- from your “almost” namesake ; )

  4. Kita says

    Bingo. May need to forward this post.
    I like your assessment method, to ask whether the child would be better off in school, requiring a definitive “Oh, Yes!” Can happen, but oh, so rare.

  5. Suki says

    Please do feel free to forward it on!
    I do know a family that’s going back to school, but in their case, I’d say it’s because they never fully embraced homeschooling. They attempted school at home, and their kids were lonely and bored. Homeschooling is a huge commitment, and parents need to know that if you’re going to do it halfway, you’ll only be halfway successful (if you’re lucky!). Families that can’t make the paradigm shift shouldn’t feel that they’ve failed — they’re just clearly schooling families.

  6. Lydia says

    I’m so glad I joined the homeschool community on my first year of homeschooling my son. He will be a 2nd grader. You blog was great to read from a parent that is a new kid on the block of homeschoolingl. I am feeling stronger everyday that I have made this choice for my gifted son that was one that didn’t fit in. I also coming to accept if all w do that day is read 230 sight words and discuss punctuation we have school/learned for the day.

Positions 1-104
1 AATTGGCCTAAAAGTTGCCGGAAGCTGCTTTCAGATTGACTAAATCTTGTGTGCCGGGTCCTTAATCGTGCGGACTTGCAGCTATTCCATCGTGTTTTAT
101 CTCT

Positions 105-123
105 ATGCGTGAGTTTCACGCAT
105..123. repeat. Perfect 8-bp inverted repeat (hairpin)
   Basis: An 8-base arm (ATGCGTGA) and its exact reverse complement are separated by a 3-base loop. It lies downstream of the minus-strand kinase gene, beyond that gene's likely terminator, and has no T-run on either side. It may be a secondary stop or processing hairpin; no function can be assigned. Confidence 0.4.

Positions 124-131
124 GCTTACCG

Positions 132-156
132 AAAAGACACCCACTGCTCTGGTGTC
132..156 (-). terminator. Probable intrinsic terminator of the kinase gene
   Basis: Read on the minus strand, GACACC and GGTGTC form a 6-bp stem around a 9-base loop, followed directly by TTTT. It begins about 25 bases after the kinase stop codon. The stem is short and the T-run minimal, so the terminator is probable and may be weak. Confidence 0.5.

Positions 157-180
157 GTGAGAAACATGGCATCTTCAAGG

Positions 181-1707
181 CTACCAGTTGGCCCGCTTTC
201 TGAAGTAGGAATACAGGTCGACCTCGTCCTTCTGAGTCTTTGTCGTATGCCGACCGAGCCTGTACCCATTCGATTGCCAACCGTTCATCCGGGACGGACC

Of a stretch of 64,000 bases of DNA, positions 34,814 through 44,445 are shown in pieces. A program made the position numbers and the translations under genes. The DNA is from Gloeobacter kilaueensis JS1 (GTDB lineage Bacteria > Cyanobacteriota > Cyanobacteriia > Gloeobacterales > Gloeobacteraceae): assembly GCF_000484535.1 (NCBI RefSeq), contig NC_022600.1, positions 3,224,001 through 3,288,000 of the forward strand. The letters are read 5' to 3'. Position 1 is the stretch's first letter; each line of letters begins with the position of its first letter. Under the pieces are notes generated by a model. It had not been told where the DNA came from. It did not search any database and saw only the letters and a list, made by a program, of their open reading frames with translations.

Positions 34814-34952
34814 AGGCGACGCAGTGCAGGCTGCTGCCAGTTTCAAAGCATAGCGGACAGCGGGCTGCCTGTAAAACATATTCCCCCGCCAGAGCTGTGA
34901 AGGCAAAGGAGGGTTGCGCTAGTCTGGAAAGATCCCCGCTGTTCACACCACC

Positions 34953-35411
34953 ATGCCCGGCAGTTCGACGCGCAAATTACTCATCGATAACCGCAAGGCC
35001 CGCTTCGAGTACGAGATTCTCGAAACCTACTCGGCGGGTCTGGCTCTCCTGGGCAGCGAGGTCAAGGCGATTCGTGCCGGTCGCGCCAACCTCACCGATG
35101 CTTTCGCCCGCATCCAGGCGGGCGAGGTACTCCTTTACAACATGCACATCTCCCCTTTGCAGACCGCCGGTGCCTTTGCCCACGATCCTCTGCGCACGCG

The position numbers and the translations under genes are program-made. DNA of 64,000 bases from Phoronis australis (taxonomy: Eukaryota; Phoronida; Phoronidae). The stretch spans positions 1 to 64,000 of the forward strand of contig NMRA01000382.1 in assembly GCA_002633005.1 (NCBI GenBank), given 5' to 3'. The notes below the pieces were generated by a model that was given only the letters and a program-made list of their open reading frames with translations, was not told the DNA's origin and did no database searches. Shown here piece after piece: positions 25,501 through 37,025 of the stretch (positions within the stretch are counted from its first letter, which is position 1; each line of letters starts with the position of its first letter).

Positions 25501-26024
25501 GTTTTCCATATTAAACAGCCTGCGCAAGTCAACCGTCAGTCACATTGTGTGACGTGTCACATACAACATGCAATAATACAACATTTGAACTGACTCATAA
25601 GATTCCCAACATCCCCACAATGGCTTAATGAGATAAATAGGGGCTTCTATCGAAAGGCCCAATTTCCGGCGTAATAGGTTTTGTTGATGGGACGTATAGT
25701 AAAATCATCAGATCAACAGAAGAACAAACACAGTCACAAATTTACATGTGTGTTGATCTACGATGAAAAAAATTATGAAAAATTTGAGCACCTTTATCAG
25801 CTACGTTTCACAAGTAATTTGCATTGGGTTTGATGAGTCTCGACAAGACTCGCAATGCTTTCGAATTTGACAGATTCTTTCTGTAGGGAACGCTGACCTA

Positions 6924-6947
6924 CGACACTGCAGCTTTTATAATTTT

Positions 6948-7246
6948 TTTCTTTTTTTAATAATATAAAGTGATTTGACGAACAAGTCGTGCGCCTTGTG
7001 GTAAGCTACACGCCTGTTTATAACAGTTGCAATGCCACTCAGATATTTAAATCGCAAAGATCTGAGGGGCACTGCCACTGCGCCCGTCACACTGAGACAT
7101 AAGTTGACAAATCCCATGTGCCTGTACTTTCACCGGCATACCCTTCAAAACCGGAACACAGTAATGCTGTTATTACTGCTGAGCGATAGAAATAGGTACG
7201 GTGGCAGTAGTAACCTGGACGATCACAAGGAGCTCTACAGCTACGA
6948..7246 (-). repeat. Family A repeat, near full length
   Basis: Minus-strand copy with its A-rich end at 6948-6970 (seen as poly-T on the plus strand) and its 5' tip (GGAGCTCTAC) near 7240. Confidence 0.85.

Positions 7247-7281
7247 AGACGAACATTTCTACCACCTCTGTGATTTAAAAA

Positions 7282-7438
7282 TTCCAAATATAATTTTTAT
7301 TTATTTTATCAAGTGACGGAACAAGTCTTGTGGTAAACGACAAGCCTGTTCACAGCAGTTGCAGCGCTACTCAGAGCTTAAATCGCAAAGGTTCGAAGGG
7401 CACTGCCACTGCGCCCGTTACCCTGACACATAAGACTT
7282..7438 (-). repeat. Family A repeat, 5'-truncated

7. Suki says

    I’m glad you found it helpful. Something I didn’t put in is the fact that the average school day only has about 2 1/2 hours of actual learning. Most of the school day is taken up by organizational stuff like getting a bunch of unruly kids to line up. The gifted learners in the class generally learn to wait, wait, wait. Although patience is a fine skill to hone, it’s not one you need to work on for hours every day! The other thing to remember is that going out in the world and doing things, as well as staying home and doing fun things like playing games and cooking, are also learning times. Second-graders who don’t have to work to stay at grade level can spend most of their time doing other, more fun/stimulating activities.